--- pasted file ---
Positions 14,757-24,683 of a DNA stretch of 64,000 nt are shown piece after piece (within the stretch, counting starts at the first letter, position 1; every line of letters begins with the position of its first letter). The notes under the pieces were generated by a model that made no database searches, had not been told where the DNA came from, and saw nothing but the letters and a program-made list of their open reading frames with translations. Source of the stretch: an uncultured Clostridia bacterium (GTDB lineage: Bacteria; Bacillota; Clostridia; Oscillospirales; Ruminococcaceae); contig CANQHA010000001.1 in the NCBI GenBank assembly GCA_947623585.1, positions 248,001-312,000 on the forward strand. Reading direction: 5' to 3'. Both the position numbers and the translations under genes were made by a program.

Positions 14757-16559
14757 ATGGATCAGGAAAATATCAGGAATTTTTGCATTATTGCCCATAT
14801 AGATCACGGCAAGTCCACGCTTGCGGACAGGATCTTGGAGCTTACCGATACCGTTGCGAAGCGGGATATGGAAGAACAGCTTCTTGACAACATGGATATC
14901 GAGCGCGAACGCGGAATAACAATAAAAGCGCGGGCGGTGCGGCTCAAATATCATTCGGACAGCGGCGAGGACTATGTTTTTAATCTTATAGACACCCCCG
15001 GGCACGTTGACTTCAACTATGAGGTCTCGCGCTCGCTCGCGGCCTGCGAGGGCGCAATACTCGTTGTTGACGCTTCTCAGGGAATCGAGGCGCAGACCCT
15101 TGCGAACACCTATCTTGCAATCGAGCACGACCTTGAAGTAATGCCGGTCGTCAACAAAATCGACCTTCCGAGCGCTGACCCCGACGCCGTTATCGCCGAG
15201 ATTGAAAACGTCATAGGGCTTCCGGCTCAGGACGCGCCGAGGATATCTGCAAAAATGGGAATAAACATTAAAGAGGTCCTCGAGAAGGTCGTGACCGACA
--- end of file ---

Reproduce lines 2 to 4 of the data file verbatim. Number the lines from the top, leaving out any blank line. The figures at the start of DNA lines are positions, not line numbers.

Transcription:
Positions 14757-16559
14757 ATGGATCAGGAAAATATCAGGAATTTTTGCATTATTGCCCATAT
14801 AGATCACGGCAAGTCCACGCTTGCGGACAGGATCTTGGAGCTTACCGATACCGTTGCGAAGCGGGATATGGAAGAACAGCTTCTTGACAACATGGATATC